The Tourism Council expects to reap an estimated $3.8 million in sales tax revenue in the first four months since the new tax has been collected.
But has the haul been what the Tourism Council expected? That’s hard to say, because it’s the first time the tax, which was created by Senate Bill 942, has been collected, said Tourism Council administrator Jody Puckett.
“That’s a hard one to answer because we don’t have anything to compare it to,” Puckett said. Puckett is the temporary administrator for the Tourism Council, which continues to search for an executive director after the departure of interim executive director Bob Harris in October.
The SB 942-created sales tax surcharge wasn’t collected last year, as it first went into effect when the legislation became law in July. SB 942 increased the Williamsburg, James City and York sales tax by 1 percent, to a total of 7 percent, to generate funds that will be used to market the region to overnight tourists. That legislation also redirected an existing $2 transient occupancy tax to the Historic Triangle Marketing Fund, which is overseen by the Tourism Council.
The Tourism Council expects to receive its first disbursement of sales tax revenue from the state in the near future, although there isn’t a specific timeline on when that money will be in hand. The upcoming lump sum is estimated to be $3.8 million and represents the sales tax revenue collections of July through October earmarked for the Tourism Council, Puckett said.
The Tourism Council doesn’t know exactly how much of that money was collected in each locality. The state collects the sales tax revenue from localities and then passes it on to the Tourism Council, Puckett said.
The Tourism Council intends to coordinate with the localities to figure out how much money is coming from each one, with Puckett saying it’s important information to track visitation trends.
“We can track visitors and have a better understanding of who is coming to the destination,” Puckett said.
Tourism Council staff estimate the council can expect $10-$12 million through the sales tax and $2 transient occupancy tax for its usage in its first full year of collections in 2019 based on revenue trends in 2017.
For those keeping count, you’ll want to double that number for a total anticipated haul of up to $24 million — Williamsburg, James City and York get half of the money, based on where the taxes were collected, while the Tourism Council gets the other half. It’s up to the localities to decide what to do with their cuts.
The Tourism Council is gearing up for its first marketing campaign, which will take place in 2019. Staff expects to have a presentation of the campaign and budget in front of the Tourism Council later this month, Puckett said.
Ever since SB 942 went into effect, those who shop in local stores and eat in local restaurants have gotten a slightly higher bill.
But it’s unclear to what extent the sales tax increase has influenced customer spending in local businesses. The Virginia Gazette inquired with about 30 local businesses, most of them restaurants, about the topic and received two responses.
Adam Steely, Blue Talon Bistro’s general manager and owner, weighed in to say the sales tax increase hasn’t caused any problems in his experience.
“We have heard some conversations about it as a political issue but not one guest has mentioned it upon receiving their bill. It stands to reason, as the impact on a diner’s overall expense is negligible,” Steely wrote in an email.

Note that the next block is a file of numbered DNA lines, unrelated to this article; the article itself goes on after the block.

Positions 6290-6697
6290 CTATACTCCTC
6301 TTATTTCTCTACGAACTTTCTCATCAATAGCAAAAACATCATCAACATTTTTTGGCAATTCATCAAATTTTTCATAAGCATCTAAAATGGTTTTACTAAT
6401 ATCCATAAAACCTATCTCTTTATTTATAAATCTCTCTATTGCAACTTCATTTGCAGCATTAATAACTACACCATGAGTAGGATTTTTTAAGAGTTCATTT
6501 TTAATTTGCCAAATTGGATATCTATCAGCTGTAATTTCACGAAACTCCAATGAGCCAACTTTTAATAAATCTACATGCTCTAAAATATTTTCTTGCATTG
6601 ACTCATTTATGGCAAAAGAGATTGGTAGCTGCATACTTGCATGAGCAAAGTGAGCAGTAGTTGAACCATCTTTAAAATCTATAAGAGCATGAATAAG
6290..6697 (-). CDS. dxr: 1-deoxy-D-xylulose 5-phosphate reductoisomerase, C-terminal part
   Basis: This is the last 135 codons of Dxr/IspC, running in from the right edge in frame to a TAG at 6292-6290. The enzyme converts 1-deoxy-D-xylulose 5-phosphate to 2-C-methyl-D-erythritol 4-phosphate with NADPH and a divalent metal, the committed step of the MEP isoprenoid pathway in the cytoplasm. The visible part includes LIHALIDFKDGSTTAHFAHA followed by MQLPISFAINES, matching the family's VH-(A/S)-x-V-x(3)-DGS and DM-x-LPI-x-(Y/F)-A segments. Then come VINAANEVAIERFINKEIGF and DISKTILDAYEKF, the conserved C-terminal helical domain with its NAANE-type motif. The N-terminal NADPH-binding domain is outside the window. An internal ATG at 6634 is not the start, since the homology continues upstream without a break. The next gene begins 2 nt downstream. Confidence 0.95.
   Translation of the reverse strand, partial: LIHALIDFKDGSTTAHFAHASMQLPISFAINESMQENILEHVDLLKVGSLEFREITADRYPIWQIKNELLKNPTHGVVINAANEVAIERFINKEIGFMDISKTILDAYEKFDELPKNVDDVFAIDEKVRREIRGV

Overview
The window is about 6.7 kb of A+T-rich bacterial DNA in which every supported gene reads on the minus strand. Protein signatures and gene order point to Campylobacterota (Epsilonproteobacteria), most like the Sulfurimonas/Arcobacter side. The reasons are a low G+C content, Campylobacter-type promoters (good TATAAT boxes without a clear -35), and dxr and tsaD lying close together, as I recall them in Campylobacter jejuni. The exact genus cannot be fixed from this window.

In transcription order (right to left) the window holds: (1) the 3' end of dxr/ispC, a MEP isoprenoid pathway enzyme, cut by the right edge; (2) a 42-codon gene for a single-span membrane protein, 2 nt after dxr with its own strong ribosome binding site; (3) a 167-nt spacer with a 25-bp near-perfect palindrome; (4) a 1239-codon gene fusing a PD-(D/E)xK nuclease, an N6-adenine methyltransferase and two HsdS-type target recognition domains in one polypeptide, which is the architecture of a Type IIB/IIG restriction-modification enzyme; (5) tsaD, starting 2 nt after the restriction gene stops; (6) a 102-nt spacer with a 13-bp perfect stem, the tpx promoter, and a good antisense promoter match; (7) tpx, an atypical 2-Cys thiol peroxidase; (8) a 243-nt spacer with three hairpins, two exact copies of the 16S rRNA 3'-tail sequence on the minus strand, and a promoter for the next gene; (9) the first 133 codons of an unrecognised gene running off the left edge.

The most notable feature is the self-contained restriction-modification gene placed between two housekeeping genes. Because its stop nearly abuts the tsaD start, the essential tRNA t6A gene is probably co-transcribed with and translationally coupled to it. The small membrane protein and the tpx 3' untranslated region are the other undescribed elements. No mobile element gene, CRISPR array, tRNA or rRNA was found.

At Eastern Floor Covering, a small number of customers have taken their business out of the Historic Triangle to avoid the tax.
In the last few months, about two or three customers have specifically conducted their business at the company’s Newport News location, rather than the York location, in order to avoid the higher sales tax, Eastern Floor Covering president Steve Ward said, adding that it was the customers’ choice and the business didn’t suggest the tactic. The sales tax is 6 percent in Newport News.
But for the most part, customers either don’t care, don’t notice or are content to just grumble about the increase, Ward said.
“I think a lot of folks don’t like that one area pays more,” he said, adding the caveat seems most people generally accept the tax’s existence.
The average floor covering job, which includes paying for floor materials and installation, runs about $5,000. That means that people intent on avoiding the tax save about $50, Ward said.
Ward, who is also the president of the York Chamber of Commerce, said he hasn’t heard reports of customers changing their spending habits at member businesses due to the tax.
Ultimately, the tax is a net positive for the region, Puckett said, adding the Historic Triangle’s property tax rates are lower when compared to the rest of the Peninsula, at least in part due to the tourism industry’s revenue.
Williamsburg, James City and York have real estate tax rates of 60 cents, 84 cents and 80 cents per $100 of assessed value, respectively. Compare that to the $1.22 per $100 of assessed value in Newport News, or the $1.24 per $100 of assessed value in Hampton.
“The revenue steam is really an investment in our community,” Puckett said.
The temporary administrator for the Tourism Council also oversees the chamber’s sales staff and is assisting in the transition from the Williamsburg Area Destination Marketing Committee to the Tourism Council, which replaces WADMC. Puckett said she’s a contractor and is paid approximately $50 an hour and works 30 to 35 hours a week. Puckett had her first official day of work Oct. 30 and expects to continue to assist the Tourism Council until an executive director is hired.
Jack Jacobs, 757-298-6007, firstname.lastname@example.org.